Bone Metastasis of Breast Cancer
Osteotropic tumor metastasis is a property of malignant breast and prostate adenocarcinoma, as well as other cancer cell types. Some 70-90% of advanced breast cancer patients may experience bone pain, nerve compression, and orthopaedic complications stemming from osteolytic metasases.
During the past several years, a new focus in our laboratory on the cell biology of tumor metastasis to bone has led to studies of:
- gene expression analysis of breast cancer cells in contact with osteoblasts,
- analysis of RANKL/RANK signaling in breast cancer metastasis, and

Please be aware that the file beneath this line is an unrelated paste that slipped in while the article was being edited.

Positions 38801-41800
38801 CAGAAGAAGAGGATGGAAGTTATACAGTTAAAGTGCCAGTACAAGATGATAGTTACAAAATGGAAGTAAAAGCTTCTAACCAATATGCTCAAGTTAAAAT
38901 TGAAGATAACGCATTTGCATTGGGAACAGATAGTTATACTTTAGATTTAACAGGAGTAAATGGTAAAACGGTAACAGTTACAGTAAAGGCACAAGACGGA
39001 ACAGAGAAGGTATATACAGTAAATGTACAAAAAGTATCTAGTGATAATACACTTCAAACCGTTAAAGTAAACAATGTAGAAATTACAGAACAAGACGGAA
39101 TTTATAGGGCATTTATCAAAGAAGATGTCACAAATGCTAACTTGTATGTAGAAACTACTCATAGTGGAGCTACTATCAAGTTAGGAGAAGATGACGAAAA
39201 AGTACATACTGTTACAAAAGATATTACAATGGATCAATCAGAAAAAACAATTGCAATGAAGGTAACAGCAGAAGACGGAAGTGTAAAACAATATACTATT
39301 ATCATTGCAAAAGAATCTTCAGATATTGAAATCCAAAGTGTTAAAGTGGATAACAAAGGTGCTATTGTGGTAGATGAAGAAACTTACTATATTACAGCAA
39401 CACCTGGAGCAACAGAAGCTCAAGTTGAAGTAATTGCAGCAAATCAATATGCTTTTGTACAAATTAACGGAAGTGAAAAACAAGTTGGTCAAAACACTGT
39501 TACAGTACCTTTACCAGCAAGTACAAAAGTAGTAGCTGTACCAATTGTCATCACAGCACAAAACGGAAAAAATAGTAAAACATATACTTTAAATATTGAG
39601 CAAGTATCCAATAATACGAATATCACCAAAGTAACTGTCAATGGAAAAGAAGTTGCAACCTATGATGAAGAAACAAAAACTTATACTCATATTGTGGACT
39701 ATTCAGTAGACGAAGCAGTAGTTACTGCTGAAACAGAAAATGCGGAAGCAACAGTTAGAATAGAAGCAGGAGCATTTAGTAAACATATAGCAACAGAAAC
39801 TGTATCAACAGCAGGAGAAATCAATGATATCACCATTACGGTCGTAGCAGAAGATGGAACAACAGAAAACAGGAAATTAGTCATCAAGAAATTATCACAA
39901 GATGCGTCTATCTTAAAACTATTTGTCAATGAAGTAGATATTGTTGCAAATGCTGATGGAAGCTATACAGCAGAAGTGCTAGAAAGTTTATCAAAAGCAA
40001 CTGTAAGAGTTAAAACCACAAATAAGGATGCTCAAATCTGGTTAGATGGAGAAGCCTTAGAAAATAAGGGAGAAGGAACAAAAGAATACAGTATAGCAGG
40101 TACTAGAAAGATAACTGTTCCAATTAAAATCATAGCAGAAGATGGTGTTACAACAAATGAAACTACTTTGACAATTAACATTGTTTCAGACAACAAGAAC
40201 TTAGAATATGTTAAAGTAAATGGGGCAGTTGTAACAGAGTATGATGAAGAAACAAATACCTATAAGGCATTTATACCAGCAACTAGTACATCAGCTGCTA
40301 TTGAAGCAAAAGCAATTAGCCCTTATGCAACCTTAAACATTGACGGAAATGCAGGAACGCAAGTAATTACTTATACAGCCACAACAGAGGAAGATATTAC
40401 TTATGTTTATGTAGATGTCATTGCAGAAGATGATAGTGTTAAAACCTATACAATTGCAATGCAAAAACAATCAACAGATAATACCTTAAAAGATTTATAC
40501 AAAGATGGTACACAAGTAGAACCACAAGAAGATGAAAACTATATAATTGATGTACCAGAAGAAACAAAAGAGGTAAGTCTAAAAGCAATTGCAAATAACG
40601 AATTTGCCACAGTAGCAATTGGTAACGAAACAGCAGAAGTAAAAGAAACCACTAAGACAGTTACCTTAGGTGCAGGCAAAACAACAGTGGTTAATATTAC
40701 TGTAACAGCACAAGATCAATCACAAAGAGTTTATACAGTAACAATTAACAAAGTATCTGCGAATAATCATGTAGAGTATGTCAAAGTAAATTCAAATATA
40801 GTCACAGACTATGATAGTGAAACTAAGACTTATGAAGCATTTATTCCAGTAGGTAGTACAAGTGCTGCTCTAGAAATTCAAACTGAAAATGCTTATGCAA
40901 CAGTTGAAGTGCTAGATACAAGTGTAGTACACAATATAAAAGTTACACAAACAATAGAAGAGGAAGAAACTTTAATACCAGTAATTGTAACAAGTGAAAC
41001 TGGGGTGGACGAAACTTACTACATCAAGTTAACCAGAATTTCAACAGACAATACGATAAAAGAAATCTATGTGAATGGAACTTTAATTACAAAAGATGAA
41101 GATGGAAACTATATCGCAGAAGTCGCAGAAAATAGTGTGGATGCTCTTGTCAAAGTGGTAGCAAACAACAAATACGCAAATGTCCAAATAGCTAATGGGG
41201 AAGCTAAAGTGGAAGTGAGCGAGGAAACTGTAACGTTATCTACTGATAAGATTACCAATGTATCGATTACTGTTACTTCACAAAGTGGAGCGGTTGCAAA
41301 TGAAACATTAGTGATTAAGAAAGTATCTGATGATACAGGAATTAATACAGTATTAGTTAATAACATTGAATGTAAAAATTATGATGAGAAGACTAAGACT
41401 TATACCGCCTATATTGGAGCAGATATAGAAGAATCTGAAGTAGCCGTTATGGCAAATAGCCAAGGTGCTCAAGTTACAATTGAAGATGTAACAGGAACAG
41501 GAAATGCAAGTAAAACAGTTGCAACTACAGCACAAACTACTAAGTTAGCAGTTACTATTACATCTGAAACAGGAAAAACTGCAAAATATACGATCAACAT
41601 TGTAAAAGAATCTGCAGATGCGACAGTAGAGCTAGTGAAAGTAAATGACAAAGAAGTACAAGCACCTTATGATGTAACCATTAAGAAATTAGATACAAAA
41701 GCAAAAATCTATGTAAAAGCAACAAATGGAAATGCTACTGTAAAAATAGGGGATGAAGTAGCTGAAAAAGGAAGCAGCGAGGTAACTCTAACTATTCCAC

There are several clear mechanisms involving PTHrp, IL-6, and VEGF that can explain the activation of osteoclasts in the vicinity of skeletal metastases. In general, these appear to involve RANKL expression in the stromal/osteoblast population resulting in osteoclastogenesis, enhanced osteoclast survival, and osteolytic bone destruction. We seek to understand the mechanisms by which the bone microenvironment enhances the malignant properties of metastatic breast cancer.